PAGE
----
California Assembly District 58
This fall, California’s lower legislative chamber will again be filling all 80 of its elected member positions.
Working conditions will depend on the partisan breakdown of all new hires. With the current composition of the Assembly—55 Democrats and 25 Republicans—Democrats are holding on to their two-thirds supermajority by only one seat. A supermajority in both the Assembly and Senate would allow Democrats, if united, to raise taxes, override vetoes, place constitutional amendments on the ballot, and largely ignore their Republican colleagues.
Job duties include:
- Spend months drafting, discussing, and haggling over bills that will affect the lives of all Californians
- Retain the option of waiting until the very last week of session before passing or dumping most of said bills in a flurry
- Spend months drafting, discussing, and haggling over resolutions that will affect the lives of virtually no Californians
- Help craft a multi-billion-dollar budget for the state
- Strive to represent the interests of 500,000 constituents, most of them strangers
Incumbent Party: Democratic
Democratic vs Republican Voter Registration: 35.7% D
Trump vs Clinton Margin, 2016: 50.3% Clinton
Margin of Victory in Last Election: 50.6%
Top Two Primary Applicants, June 2018: Cristina Garcia (28.9%), Mike Simpfenderfer (26.4%)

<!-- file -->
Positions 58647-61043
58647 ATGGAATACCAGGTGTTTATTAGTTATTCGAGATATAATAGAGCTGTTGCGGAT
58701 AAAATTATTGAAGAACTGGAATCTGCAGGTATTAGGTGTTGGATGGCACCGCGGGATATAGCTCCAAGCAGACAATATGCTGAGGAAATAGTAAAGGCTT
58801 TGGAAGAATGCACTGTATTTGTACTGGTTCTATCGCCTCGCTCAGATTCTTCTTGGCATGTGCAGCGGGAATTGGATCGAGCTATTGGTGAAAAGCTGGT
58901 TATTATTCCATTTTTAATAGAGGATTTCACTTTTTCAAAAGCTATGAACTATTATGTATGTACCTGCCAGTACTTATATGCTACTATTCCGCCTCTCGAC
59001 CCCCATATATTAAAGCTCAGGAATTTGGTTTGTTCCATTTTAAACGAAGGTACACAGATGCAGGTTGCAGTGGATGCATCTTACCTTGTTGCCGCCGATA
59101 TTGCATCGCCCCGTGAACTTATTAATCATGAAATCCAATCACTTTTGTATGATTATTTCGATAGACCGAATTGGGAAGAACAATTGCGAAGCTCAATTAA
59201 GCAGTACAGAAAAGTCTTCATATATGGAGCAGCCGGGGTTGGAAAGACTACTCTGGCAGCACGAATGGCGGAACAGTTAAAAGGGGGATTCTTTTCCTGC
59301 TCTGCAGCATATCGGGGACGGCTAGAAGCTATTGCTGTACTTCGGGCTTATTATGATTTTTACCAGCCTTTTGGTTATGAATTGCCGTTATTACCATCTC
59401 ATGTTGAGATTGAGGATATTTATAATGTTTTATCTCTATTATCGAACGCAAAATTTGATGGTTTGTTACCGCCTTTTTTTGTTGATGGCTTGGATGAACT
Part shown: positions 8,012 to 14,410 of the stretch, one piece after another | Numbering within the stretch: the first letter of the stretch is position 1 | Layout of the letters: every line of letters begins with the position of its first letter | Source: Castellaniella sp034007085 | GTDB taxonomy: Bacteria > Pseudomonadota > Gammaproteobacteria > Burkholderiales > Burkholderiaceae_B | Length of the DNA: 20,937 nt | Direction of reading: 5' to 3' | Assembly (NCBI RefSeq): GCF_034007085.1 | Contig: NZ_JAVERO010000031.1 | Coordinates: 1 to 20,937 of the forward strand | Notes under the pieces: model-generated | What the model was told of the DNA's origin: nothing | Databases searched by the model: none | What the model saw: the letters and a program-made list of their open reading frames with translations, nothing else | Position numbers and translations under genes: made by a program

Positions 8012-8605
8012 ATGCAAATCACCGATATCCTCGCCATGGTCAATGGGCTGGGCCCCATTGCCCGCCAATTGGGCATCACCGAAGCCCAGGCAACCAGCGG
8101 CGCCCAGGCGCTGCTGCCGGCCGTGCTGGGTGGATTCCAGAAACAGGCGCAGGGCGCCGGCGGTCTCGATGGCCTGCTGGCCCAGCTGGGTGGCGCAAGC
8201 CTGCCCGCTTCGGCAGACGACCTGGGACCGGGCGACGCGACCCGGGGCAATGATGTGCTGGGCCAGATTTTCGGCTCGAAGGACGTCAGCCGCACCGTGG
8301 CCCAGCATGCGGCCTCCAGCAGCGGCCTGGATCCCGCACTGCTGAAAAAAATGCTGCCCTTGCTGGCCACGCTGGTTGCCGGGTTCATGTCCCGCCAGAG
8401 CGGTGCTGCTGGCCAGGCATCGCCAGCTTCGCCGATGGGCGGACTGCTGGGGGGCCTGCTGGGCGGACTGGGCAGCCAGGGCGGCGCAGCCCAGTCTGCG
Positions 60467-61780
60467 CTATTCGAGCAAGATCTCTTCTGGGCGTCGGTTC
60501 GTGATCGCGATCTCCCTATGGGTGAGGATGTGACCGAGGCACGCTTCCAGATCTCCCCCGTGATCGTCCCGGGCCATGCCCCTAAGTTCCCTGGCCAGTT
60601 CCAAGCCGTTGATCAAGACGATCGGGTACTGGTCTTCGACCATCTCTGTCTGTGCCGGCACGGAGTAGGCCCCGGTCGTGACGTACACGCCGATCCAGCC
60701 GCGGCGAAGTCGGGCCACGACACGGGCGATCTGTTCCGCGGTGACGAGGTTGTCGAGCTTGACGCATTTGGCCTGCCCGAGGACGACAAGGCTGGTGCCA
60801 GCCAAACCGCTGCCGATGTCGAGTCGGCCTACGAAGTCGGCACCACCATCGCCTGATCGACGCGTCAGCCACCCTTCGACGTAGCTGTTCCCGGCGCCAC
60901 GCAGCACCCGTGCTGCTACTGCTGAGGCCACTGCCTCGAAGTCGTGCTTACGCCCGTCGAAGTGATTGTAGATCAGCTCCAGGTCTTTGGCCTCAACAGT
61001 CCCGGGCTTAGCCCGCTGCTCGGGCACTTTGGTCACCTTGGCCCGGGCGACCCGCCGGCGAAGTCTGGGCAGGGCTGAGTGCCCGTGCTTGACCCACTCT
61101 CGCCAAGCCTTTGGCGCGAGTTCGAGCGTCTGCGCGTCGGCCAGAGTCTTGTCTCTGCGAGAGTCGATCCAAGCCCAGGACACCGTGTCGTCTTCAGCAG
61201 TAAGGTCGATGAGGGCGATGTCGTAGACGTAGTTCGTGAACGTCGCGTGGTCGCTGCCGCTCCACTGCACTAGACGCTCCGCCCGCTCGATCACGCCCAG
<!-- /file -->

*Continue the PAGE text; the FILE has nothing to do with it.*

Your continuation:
Democratic vs Republican Vote Share, June 2018: 47.3% D
Democratic Assemblywoman Cristina Garcia has held this seat since 2012, when she won in an upset against a fellow Democrat from an entrenched political dynasty in southeast Los Angeles County. She’s been an outspoken member of the Assembly, championing women’s issues and environmental justice, and gained prominence as the leader of the legislative women’s caucus. But she voluntarily went on a leave of absence in February, after a former legislative staffer accused her of groping and sexually harassing him. Though an Assembly investigation could not substantiate the most serious allegations, it found that she had violated the body’s sexual harassment policy by “commonly and pervasively” speaking vulgarly to her staff. Her Republican opponent, Mike Simpfenderfer, is a mortgage-broker who sits on the board of a nonprofit dedicated to helping survivors of sexual assault.